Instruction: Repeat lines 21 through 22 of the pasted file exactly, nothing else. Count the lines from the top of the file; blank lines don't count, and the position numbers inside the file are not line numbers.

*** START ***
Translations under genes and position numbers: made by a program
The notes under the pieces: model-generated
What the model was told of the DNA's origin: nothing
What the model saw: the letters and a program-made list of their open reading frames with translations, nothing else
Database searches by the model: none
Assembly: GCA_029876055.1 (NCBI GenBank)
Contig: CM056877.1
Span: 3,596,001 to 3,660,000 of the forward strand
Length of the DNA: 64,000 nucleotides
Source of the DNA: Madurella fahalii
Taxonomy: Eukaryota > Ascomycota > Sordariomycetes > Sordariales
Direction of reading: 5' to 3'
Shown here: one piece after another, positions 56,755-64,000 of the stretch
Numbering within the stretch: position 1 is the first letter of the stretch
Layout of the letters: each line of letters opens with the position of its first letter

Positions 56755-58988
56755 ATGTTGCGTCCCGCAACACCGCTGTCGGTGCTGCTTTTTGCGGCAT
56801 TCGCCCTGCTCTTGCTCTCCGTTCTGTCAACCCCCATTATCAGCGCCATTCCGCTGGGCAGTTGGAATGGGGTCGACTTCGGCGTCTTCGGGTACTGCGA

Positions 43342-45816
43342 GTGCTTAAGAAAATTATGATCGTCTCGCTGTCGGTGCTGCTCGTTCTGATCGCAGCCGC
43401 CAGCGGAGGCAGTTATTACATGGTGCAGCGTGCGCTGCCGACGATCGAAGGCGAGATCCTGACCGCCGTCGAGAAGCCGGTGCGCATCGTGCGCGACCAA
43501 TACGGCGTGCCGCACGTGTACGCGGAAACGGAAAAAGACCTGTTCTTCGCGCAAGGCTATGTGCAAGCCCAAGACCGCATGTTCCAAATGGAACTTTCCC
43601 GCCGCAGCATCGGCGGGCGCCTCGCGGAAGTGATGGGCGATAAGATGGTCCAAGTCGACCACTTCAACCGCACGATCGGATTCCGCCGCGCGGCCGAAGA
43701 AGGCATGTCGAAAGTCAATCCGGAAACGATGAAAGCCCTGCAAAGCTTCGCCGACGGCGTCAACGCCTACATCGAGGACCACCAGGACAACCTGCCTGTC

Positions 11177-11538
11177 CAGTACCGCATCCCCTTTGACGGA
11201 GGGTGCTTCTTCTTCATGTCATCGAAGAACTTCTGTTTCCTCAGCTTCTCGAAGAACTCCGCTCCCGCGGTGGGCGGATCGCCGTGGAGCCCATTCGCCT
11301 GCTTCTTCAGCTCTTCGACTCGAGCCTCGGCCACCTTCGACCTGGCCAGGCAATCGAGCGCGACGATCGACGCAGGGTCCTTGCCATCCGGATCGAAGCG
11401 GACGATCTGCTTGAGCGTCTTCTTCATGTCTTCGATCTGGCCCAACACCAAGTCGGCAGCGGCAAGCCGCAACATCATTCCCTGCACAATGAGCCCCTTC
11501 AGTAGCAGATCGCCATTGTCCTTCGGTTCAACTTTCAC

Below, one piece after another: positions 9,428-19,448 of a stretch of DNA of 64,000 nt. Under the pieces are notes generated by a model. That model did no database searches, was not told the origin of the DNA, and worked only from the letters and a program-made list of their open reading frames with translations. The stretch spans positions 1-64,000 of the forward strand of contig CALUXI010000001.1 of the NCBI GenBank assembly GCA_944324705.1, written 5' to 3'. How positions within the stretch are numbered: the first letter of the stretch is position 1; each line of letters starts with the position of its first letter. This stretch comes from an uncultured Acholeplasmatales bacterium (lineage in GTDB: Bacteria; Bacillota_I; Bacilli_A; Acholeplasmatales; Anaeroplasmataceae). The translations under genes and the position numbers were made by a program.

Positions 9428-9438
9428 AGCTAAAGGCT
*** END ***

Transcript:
43401 CAGCGGAGGCAGTTATTACATGGTGCAGCGTGCGCTGCCGACGATCGAAGGCGAGATCCTGACCGCCGTCGAGAAGCCGGTGCGCATCGTGCGCGACCAA
43501 TACGGCGTGCCGCACGTGTACGCGGAAACGGAAAAAGACCTGTTCTTCGCGCAAGGCTATGTGCAAGCCCAAGACCGCATGTTCCAAATGGAACTTTCCC